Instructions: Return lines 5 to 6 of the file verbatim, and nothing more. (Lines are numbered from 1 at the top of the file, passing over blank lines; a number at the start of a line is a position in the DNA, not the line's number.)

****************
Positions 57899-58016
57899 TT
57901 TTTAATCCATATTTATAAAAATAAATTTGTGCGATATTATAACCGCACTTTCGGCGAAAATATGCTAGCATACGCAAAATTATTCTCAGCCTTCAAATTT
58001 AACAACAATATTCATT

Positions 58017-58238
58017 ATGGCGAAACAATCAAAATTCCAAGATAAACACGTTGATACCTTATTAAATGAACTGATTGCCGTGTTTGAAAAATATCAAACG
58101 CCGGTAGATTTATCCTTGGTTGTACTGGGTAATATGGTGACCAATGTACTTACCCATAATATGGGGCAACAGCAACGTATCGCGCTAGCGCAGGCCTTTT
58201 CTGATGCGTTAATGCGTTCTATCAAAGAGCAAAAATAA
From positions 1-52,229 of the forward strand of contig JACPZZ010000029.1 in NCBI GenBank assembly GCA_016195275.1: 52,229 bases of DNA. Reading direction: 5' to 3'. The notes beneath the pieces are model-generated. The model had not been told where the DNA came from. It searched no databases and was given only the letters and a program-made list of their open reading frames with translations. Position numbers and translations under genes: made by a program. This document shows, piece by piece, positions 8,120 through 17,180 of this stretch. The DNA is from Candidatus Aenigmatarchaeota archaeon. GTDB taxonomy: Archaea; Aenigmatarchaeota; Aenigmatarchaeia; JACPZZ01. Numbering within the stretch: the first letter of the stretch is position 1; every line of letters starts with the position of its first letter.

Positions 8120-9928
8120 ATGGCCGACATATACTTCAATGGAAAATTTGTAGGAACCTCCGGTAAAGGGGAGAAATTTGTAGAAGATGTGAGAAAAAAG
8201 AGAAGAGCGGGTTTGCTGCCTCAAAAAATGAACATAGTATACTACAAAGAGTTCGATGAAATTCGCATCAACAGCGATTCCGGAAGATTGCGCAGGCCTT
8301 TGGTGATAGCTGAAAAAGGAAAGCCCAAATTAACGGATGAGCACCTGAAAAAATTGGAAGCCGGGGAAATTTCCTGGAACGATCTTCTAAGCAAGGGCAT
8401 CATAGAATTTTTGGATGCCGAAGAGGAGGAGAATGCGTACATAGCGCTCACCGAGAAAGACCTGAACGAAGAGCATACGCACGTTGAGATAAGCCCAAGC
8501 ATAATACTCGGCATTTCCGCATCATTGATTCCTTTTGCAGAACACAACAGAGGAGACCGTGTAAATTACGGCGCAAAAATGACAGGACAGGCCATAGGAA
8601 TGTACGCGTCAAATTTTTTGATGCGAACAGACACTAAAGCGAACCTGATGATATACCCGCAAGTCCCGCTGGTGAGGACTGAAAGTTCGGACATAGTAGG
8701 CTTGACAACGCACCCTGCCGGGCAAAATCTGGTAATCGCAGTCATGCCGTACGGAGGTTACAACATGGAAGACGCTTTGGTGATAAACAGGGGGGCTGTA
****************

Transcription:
Positions 58017-58238
58017 ATGGCGAAACAATCAAAATTCCAAGATAAACACGTTGATACCTTATTAAATGAACTGATTGCCGTGTTTGAAAAATATCAAACG